How does administrative leave work in Canada?

If used properly, administrative leave can be a helpful tool for employers when dealing with workplace misconduct. Find out how the process works in this guide

How does administrative leave work in Canada?

During administrative leave, an employer temporarily relieves an employee of their duties but continues to provide their regular pay and benefits. When used properly, this type of leave can be an important tool for employers when dealing with problematic employees – but there are several factors to consider.

In this article, employment law experts give us a walkthrough on the role administrative leave plays in ensuring safety in the workplace. They will discuss how this type of leave works and how it can be implemented effectively.

If you’re an employer or an HR professional wanting to gain a deeper understanding of what your obligations are when placing an employee on administrative leave, this guide can help. Read on and learn how you can navigate this often-complex area of labour and employment law.

What does administrative leave mean in Canada?

When an employer puts an employee on administrative leave, they are essentially relieving the worker of their duties, usually for a set period. This can happen after an allegation is made or a complaint is filed against the employee. The worker continues to receive their pay and benefits while human resources investigate to determine if the complaint or allegation is valid.

Requiring an employee to take administrative leave can place an employer in a “dicey situation,” according to employment law experts Thomas Gorsky and Leah Simon.

“On the one hand, administrative leave may be necessary where the alternative — allowing the employee to remain in the workplace — would be disruptive or even risky for the business,” the lawyers explain. “On the other hand, an administrative leave of indefinite duration can expose an employer to the potential for a constructive dismissal claim.

“The truth is, a properly planned administrative leave can be an invaluable tool for an employer. It can provide precious time to conduct a workplace investigation or complete ongoing negotiations while the employee is out of the workplace.”

Gorsky is a management-side employment lawyer at Sherrard Kuzz LLP. Simon is currently the vice-chair of the Human Rights Tribunal of Ontario and formerly a lawyer also at the specialist law firm. Both previously contributed expert articles to Canadian HR Reporter.

Why would someone be put on administrative leave?

There are several reasons why employers may place workers on administrative leave, including:

Workplace safety and security

The most common reason why employers put employees on administrative leave is to protect other staff and the company’s resources. While the root cause varies, this type of leave often involves allegations of misconduct. This, in turn, poses a risk to the safety and security of the workplace.

Examples of workplace misconduct that can result in administrative leave

Employers can also use administrative leave on an employee who has access to secret or protected data, especially if the information is related to an upcoming court case. This protects both the employee and the information they hold until the case is resolved.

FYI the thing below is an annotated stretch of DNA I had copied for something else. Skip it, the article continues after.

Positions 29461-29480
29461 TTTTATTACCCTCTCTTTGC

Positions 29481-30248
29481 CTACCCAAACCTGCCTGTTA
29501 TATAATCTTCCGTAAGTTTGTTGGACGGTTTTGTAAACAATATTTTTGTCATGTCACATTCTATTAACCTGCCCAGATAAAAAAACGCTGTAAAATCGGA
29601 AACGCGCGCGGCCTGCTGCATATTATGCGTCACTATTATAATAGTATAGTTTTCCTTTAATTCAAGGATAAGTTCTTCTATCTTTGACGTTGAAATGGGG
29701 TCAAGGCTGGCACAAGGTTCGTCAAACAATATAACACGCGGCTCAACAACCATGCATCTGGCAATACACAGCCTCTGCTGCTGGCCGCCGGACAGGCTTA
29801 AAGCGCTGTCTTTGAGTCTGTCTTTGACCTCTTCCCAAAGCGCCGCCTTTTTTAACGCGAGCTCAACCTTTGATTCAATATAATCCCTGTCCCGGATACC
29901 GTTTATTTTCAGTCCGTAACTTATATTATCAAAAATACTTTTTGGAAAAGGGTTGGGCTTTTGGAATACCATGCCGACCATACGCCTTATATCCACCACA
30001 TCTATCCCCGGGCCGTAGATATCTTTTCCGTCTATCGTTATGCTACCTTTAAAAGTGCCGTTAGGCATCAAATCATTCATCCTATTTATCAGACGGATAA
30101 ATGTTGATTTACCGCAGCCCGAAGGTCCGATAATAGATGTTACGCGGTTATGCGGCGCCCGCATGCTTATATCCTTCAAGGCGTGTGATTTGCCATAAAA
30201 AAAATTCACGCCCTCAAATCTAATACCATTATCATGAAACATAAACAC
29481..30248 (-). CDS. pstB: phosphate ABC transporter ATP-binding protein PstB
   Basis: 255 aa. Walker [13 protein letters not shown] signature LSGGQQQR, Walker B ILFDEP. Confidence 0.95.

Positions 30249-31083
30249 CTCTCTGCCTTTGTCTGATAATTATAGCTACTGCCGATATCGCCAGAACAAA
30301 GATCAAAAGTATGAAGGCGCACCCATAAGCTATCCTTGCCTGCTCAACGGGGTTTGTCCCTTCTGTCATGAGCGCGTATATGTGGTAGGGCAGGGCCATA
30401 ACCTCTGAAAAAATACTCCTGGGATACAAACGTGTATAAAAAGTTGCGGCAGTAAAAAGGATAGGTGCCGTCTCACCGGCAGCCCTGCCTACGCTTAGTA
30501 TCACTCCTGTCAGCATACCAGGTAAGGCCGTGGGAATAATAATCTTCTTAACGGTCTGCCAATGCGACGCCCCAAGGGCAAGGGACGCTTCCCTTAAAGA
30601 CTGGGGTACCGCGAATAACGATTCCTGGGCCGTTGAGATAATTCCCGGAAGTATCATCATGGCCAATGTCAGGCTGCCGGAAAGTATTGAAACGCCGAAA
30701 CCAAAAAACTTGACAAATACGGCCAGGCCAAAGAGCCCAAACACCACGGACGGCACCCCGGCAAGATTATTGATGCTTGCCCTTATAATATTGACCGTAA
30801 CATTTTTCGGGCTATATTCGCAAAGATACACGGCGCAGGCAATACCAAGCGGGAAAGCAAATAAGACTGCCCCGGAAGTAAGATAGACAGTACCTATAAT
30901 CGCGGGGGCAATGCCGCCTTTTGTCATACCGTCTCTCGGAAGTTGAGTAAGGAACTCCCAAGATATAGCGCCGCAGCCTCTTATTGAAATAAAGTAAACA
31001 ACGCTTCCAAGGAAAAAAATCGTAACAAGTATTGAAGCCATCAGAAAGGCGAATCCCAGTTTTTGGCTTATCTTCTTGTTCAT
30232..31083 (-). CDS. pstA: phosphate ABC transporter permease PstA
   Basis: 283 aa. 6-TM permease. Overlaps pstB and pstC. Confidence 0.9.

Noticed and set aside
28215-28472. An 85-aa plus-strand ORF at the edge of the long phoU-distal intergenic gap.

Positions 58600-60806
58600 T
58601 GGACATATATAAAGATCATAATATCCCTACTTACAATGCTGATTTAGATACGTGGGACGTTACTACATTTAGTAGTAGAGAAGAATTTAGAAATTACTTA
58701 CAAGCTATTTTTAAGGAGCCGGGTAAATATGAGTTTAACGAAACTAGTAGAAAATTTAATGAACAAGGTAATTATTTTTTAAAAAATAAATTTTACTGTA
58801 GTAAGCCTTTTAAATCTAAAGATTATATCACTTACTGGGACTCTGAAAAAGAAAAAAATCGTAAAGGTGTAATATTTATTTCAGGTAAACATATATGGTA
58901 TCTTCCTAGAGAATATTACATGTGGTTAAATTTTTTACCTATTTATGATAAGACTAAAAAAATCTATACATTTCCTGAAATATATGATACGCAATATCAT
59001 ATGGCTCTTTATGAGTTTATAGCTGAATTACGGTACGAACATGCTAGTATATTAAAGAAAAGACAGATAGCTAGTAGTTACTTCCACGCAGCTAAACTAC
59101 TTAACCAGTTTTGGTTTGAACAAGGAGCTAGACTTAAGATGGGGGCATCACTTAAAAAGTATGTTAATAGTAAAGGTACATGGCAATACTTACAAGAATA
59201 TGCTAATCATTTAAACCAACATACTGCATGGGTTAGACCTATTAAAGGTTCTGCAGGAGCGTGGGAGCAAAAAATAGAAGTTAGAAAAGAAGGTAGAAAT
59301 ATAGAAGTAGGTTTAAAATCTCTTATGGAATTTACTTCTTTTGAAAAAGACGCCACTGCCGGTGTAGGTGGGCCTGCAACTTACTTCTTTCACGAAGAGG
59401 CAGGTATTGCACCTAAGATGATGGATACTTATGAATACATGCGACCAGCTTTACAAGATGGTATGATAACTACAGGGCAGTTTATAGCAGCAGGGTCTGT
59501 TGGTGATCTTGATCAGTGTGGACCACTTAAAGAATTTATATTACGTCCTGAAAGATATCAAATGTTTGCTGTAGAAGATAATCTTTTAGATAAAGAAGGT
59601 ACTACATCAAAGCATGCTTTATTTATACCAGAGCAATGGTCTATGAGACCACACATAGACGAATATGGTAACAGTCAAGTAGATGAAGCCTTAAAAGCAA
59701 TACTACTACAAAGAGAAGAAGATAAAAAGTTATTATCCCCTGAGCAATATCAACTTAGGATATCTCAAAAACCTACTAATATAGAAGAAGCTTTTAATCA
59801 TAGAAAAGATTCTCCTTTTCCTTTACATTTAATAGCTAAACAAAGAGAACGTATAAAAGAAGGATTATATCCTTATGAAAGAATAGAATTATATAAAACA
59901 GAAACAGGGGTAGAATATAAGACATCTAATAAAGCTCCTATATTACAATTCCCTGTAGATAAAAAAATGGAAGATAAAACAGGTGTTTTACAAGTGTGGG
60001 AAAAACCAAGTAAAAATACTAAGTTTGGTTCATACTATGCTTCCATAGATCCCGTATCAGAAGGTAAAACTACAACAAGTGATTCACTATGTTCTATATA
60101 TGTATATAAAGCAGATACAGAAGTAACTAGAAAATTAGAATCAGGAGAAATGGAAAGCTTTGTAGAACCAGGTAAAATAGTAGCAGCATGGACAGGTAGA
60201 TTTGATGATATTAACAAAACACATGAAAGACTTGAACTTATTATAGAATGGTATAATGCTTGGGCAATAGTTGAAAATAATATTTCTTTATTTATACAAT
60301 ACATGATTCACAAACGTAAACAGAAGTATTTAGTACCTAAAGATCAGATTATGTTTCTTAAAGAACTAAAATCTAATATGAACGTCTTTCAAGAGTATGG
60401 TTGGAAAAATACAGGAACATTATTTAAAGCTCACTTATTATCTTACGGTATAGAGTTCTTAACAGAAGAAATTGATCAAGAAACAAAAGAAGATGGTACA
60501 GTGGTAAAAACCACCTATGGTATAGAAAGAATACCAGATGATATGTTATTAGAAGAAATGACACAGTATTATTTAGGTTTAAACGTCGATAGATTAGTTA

Ongoing investigations

If an employee is being investigated for misconduct or other workplace issues, it’s best to put them on administrative leave. This lets the employer conduct a fact-finding investigation without any interference from the accused worker. It also ensures that the employee can’t access any documents or information related to the investigation.

Disciplinary action

Administrative leave can serve as a precursor to disciplinary action. Employers considering disciplinary action against a worker may put the employee on leave while they collect evidence and determine the appropriate response.

What are the rights and obligations of employees placed on administrative leave?

Before putting employees on administrative leave, employers and human resources professionals must be aware of the worker’s rights and obligations. This helps the process go more smoothly and avoid any legal complications.

Employee rights during administrative leave

After being placed on leave, the employee retains the right to:

  • keep being paid and receiving benefits while still employed
  • be treated the same as other employees who have taken similar actions
  • not be subjected to any form of retaliation or harassment while on leave
  • not be the subject of defamation or false statements made to third parties
  • maintain their parental responsibilities, including dropping off and picking up children from school and attending school events

Obligations of employees while on administrative leave

Employees need to meet their obligations while on leave, including:

  • remaining available for contact with their employer
  • cooperating with the investigation
  • responding promptly to any requests from their employer
  • avoiding discussing the details of the investigation with other employees or anyone outside the company

Potter v. New Brunswick Legal Aid Services Commission: a case on administrative leave